Graduate students Nighthawk Evenson and Christoffer Heckman participated in a question-and-answer “Candidate Forum” at the Big Red Barn Thursday night in preparation for the upcoming graduate student trustee election. One of the two candidates will replace outgoing trustee Mike Walsh grad and join current undergraduate student-elected trustee Asa Craig ’11 on the Board of Trustees.
Cornell is one of only a few universities in the country with students serving as full voting members on the Board.
At the forum, moderated by Craig, Walsh and Keenan Weatherford ’11, editor in chief of The Sun, the candidates were notable more for their similarities than for their differences.
“We both have strong platforms, and either [one of us] would be a great addition [to the Board],” Evenson said.
“Our agendas are not very different,” Heckman added.
The candidates differ primarily based on their prior experiences.
Heckman completed his undergraduate study at University of California, Berkeley. He said he gained policy experience there, working as an I.T. policy analyst for residential services. He currently serves as a voting member on the Graduate and Professional Student Assembly and co-authored the GPSA’s response to the University’s Strategic Plan, according to his campaign website.
Evenson completed his undergraduate study at Princeton University and is currently president of the GPSA and has served on the assembly for three years.
“I’ve had additional exposure to the administration which has allowed me to think about issues in a different manner,” Evenson said.
At the forum, the candidates discussed the University’s strategic planning process and the ongoing need for educational excellence.
Evenson approved of the University’s Strategic Plan because of its “explicit stated commitment to improve teaching. Research brings in dollars, whereas teaching does not. But the fact that [the strategic plan] recognizes that teaching is important is a step forward,” he said.
However, Heckman said that one thing he would have done differently with the Strategic Plan would have been to get students more involved in the process. “When the strategy is mapped out and the decisions made, students should be able to ask, ‘how will this affect [me]?’” he said.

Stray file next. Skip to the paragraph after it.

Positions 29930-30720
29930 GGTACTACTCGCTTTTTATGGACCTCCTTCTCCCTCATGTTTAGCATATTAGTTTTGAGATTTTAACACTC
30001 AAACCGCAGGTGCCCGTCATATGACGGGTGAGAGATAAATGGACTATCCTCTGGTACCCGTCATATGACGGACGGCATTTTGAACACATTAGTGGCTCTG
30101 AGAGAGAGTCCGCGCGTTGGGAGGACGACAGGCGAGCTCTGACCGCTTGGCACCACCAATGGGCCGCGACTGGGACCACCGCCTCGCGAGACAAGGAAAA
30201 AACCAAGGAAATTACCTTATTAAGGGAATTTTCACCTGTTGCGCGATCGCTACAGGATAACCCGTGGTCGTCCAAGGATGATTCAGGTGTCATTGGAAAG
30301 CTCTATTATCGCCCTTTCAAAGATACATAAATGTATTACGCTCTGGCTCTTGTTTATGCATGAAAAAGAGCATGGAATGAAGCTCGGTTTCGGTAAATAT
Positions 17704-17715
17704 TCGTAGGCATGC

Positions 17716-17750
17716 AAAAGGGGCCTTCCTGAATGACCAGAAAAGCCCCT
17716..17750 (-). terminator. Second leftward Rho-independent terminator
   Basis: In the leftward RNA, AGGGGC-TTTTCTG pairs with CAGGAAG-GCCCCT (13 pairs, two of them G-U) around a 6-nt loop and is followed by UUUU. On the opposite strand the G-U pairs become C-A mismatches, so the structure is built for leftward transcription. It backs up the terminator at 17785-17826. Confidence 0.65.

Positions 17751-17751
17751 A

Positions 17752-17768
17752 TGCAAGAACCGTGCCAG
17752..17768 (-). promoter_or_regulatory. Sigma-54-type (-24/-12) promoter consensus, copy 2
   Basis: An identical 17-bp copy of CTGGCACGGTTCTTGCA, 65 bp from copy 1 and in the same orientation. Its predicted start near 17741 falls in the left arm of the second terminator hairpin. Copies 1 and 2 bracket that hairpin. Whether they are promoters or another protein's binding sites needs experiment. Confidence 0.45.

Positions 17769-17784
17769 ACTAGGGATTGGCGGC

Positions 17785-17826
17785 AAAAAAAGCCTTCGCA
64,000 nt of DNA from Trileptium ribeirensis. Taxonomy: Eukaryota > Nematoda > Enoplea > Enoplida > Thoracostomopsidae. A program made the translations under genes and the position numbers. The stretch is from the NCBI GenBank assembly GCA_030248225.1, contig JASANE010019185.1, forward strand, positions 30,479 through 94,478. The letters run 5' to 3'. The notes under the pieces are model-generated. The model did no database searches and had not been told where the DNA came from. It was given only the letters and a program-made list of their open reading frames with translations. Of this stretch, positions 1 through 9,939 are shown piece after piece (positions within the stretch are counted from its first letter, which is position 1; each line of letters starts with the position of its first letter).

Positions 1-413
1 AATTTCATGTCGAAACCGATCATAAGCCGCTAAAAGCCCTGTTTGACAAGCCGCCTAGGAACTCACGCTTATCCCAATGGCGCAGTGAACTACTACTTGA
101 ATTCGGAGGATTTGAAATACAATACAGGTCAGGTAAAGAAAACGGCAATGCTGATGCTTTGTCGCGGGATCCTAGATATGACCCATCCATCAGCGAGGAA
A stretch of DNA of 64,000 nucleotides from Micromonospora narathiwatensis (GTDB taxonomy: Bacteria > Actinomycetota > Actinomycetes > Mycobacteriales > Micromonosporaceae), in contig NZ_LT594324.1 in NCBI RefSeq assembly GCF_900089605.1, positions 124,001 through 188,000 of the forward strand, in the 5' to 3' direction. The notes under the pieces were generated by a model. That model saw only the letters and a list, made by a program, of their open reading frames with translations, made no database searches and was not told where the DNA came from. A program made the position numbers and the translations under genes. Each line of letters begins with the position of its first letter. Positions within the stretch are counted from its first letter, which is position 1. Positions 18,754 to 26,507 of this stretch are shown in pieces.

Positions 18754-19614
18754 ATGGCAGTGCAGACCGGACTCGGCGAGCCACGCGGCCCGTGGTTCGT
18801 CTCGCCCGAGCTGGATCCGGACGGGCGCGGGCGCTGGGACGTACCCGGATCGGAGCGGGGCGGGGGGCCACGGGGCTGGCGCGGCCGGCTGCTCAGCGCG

Heckman said that as trustee, he would focus on strengthening an integrated student experience and mentorship between faculty and students and between grads and undergrads. In particular, he said, an emphasis on mentoring would “foster increased academic excellence, catch problems with academic affairs and increase awareness of mental health issues.”
Evenson said that above all, he would try to represent all of the students at Cornell — not just the grad students. “I want to be mindful of representing all of the constituents,” he said.
Regarding the fences recently erected on bridges across campus, both candidates agreed that the barriers were a good first step.
“The fences were a knee-jerk reaction [to the tragic events on campus], and the University had to react quickly,” Heckman said, but added, “I’m not convinced that they’re the best option and they shouldn’t stay permanently.”
Evenson said that he “basically agreed” with Heckman’s remarks, emphasizing that the erection of the fences was based on research and the input of health experts at Gannett Health Services.
In his closing statement, Evenson said that he should be elected the next student-elected trustee because in his role as GPSA President, he has worked closely with the Cornell administration and has interacted with the Board of Trustees. “I’m familiar with the issues facing both undergraduate and graduate students,” he said.
Heckman said that due to his experiences on staff at Berkeley and his legislative work in committees on the GPSA, he has experience with the strategic goals of organizations and the ensuing decisions to be made.
However, he added, “I will continue to be involved in student government regardless of the outcome of this election.”
“Please vote!” Heckman concluded.
Online voting for the Graduate Student Trustee Election will begin at 8 a.m. on Tuesday, Apr. 20 and end at 10 a.m. on Thursday, Apr. 22.
Original Author: Elizabeth Krevsky